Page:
Staff Publications

Staff Publications

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    'Staff publications' is the digital repository of Wageningen University & Research

    'Staff publications' contains references to publications authored by Wageningen University staff from 1976 onward.

    Publications authored by the staff of the Research Institutes are available from 1995 onwards.

    Full text documents are added when available. The database is updated daily and currently holds about 240,000 items, of which 72,000 in open access.

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Record number 357648
Title Soil chemical properties under kauri (Agathis australis) in The Waitakere Ranges, New Zealand
Author(s) Jongkind, A.G.; Velthorst, E.J.; Buurman, P.
Source Geoderma 141 (2007)3-4. - ISSN 0016-7061 - p. 320 - 331.
Department(s) Laboratory of Soil Science and Geology
Earth System Science
Publication type Refereed Article in a scientific journal
Publication year 2007
Keyword(s) pyrophosphate extracts - humus complexes - forest remnants - iron - fe - al - aluminum - oxalate - carbon - forms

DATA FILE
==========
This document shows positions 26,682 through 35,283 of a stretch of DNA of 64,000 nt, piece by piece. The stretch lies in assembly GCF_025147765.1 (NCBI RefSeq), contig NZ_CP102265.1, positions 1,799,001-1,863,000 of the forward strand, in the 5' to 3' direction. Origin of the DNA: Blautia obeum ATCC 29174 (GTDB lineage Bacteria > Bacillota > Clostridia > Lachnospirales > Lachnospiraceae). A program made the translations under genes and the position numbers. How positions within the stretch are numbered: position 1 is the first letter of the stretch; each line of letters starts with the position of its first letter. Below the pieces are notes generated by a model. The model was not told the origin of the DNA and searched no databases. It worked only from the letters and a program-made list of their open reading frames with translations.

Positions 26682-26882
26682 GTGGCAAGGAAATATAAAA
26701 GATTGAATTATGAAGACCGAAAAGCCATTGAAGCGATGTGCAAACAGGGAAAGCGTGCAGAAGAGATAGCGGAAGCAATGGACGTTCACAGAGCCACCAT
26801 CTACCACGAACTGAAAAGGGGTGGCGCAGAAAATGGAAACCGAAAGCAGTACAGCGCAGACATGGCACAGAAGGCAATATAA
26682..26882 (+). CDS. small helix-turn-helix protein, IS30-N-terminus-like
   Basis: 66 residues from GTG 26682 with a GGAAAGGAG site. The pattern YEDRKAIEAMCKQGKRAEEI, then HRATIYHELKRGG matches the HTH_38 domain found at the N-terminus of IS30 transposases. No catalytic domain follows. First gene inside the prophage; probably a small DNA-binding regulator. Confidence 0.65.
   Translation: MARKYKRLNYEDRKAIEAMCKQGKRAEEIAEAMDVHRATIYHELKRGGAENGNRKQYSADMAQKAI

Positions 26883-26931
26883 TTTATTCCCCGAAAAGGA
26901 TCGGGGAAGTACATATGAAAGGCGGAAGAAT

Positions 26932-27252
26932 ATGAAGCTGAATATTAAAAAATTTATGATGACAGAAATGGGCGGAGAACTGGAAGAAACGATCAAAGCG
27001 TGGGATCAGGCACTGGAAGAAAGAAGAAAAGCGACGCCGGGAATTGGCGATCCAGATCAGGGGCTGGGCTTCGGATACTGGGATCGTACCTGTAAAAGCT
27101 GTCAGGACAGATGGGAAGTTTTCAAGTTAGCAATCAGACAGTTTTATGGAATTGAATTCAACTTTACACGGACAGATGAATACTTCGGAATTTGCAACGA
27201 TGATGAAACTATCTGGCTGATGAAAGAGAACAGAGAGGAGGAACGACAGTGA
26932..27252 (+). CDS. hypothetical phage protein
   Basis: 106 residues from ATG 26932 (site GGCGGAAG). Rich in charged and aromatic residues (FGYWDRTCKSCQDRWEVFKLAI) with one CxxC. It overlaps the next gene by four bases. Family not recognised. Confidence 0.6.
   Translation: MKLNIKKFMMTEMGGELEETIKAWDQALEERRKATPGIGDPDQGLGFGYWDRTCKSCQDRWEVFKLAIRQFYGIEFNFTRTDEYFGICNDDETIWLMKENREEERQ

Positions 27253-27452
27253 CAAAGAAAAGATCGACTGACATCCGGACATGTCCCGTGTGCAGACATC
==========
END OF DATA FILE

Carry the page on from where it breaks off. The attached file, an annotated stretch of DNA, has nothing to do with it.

Abstract Kauri is known to cause low soil pH and loss of Al from the Al-hydroxy-interlayers from interlayered vermiculite. Kauri is also associated with intense podzolisation and therefore we studied the Al and Fe phases in soil under kauri and under adjacent broadleaf/treefern vegetation for comparison. Kauri accumulates significantly higher amounts of organic matter, which cause a significantly lower soil pH. This lower soil pH under kauri results in increased breakdown of alumino-silicates relative to broadleaf/treefern vegetation. At the same time, the larger amount of organic carbon in soils under kauri causes higher amounts of bound Al and Fe. In Ah-horizons under kauri, sesquioxides appear to be protected by organic matter, which renders them inaccessible to oxalate extraction. The distribution of pyrophosphate-extractable Fe and Al suggests podzolisation, but is due to a combination of transport and local weathering and complexation. The effect of kauri on the soil, as compared to adjacent tree species, appears to be generated by its longevity: large amounts of litter and leachates on one site, rather than its litter quality.
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